Tuesday, July 26, 2016

University team confirms presence of New Mexico meadow jumping mouse in the Jemez

By Mark Oswald / Journal Staff Writer
 A 10-person team of researchers from Northern Arizona University confirmed that the Santa Fe National Forest is home to New Mexico meadow jumping mouse.
Also, U.S. Forest Service crews have built a fence to protect critical habitat for the endangered New Mexico meadow jumping mouse in the Jemez Mountains.

NAU School of Forestry professor Carol Chambers and her crew surveyed 10 sites in or near suitable habitat for the mouse and confirmed its presence in eight of the 10, according to a Forest Service news release.

...Simultaneously, about 50 Santa Fe National Forest employees, students working on Youth Conservation Corps crews and a handful of people representing grazing permittees on the forest’s Cebolla-San Antonio allotment joined forces over three days to construct 2.8 miles of fence in the Road Pasture.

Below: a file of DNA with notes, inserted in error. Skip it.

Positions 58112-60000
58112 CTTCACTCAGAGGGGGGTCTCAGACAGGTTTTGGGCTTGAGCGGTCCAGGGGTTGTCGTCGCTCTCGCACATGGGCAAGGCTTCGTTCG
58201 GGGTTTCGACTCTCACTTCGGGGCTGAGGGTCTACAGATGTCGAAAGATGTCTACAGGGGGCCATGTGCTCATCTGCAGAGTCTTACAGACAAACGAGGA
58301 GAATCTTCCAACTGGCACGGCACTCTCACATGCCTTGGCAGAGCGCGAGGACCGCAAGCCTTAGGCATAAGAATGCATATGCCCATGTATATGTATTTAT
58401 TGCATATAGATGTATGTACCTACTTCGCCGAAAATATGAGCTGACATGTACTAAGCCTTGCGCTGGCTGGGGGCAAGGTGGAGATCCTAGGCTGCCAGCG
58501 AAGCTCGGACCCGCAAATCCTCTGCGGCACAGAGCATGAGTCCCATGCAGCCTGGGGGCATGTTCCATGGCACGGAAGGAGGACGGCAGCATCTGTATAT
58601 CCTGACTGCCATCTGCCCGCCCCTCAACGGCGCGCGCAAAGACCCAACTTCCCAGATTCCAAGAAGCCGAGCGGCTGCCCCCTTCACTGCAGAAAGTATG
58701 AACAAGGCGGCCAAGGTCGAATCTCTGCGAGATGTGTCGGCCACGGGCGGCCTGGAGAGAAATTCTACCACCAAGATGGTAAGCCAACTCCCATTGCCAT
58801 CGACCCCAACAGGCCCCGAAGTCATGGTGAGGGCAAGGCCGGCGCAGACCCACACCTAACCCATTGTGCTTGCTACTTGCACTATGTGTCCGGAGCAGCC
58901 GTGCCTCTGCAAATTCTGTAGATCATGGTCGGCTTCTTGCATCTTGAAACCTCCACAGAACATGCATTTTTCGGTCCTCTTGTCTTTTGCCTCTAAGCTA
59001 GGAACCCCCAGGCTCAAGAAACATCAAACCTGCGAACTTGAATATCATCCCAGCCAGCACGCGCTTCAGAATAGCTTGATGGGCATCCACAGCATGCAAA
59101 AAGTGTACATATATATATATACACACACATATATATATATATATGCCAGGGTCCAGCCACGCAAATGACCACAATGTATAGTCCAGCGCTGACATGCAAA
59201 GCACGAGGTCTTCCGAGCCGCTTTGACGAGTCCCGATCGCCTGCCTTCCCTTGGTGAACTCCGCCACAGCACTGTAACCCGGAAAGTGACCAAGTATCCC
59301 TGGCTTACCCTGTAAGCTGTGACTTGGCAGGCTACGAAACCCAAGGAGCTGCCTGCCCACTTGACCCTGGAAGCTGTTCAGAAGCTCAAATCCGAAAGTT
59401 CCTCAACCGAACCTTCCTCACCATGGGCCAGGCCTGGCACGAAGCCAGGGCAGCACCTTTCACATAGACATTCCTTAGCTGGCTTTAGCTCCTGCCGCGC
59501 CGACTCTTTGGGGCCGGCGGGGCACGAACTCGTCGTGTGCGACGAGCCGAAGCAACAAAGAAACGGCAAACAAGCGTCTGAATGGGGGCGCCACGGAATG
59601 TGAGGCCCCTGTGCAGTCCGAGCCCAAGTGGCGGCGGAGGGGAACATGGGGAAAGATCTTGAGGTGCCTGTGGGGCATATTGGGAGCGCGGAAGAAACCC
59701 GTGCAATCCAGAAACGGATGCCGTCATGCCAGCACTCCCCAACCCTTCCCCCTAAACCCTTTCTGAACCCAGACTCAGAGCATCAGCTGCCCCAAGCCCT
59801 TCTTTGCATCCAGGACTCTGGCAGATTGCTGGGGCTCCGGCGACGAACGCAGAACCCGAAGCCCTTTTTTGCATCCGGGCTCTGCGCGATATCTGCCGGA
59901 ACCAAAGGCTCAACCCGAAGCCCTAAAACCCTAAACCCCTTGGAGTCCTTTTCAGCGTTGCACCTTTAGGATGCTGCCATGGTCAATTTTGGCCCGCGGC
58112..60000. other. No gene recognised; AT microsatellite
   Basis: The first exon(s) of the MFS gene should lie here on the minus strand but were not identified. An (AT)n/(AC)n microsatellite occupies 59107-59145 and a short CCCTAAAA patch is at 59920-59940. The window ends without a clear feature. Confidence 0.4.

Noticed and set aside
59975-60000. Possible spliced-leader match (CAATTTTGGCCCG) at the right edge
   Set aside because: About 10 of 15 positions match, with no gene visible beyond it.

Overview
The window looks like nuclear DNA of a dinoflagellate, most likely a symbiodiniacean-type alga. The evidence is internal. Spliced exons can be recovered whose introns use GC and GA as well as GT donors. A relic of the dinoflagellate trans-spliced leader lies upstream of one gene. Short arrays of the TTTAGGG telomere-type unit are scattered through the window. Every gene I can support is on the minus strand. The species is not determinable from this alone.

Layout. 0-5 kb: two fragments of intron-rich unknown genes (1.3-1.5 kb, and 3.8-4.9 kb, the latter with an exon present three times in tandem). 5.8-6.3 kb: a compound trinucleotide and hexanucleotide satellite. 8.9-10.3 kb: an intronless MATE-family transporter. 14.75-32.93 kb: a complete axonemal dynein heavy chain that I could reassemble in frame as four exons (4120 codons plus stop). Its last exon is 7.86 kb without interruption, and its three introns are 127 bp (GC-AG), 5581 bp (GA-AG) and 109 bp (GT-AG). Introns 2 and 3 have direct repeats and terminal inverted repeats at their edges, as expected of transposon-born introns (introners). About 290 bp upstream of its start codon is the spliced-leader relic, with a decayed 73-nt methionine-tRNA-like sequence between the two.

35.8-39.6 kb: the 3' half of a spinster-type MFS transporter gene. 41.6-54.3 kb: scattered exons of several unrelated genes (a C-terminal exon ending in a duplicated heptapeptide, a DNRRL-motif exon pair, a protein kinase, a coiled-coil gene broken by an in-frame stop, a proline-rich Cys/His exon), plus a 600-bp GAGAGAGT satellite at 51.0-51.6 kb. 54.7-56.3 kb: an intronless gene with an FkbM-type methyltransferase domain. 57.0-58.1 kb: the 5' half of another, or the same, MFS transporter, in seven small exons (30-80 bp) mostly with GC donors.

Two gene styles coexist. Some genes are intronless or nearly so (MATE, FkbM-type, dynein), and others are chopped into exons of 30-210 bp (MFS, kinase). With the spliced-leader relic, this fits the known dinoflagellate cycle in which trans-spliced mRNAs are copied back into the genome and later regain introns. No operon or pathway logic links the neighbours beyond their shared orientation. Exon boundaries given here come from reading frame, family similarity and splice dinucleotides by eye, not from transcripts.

The new Road Pasture fence, approved as part of the May 2016 habitat protection project for the mouse, will help keep cattle out of designated critical habitat for the New Mexico meadow jumping mouse.

“While we have obligations under the Endangered Species Act for the conservation of the mouse, we also understand that the ranching tradition runs deep in New Mexico,” Santa Fe National Forest Supervisor Maria T. Garcia said. “Our intent is to protect the mouse while continuing to allow grazing on the impacted allotments,”

“We appreciate the help of all our partners, particularly the grazing permittees, for working with us to achieve that multi-use objective.”

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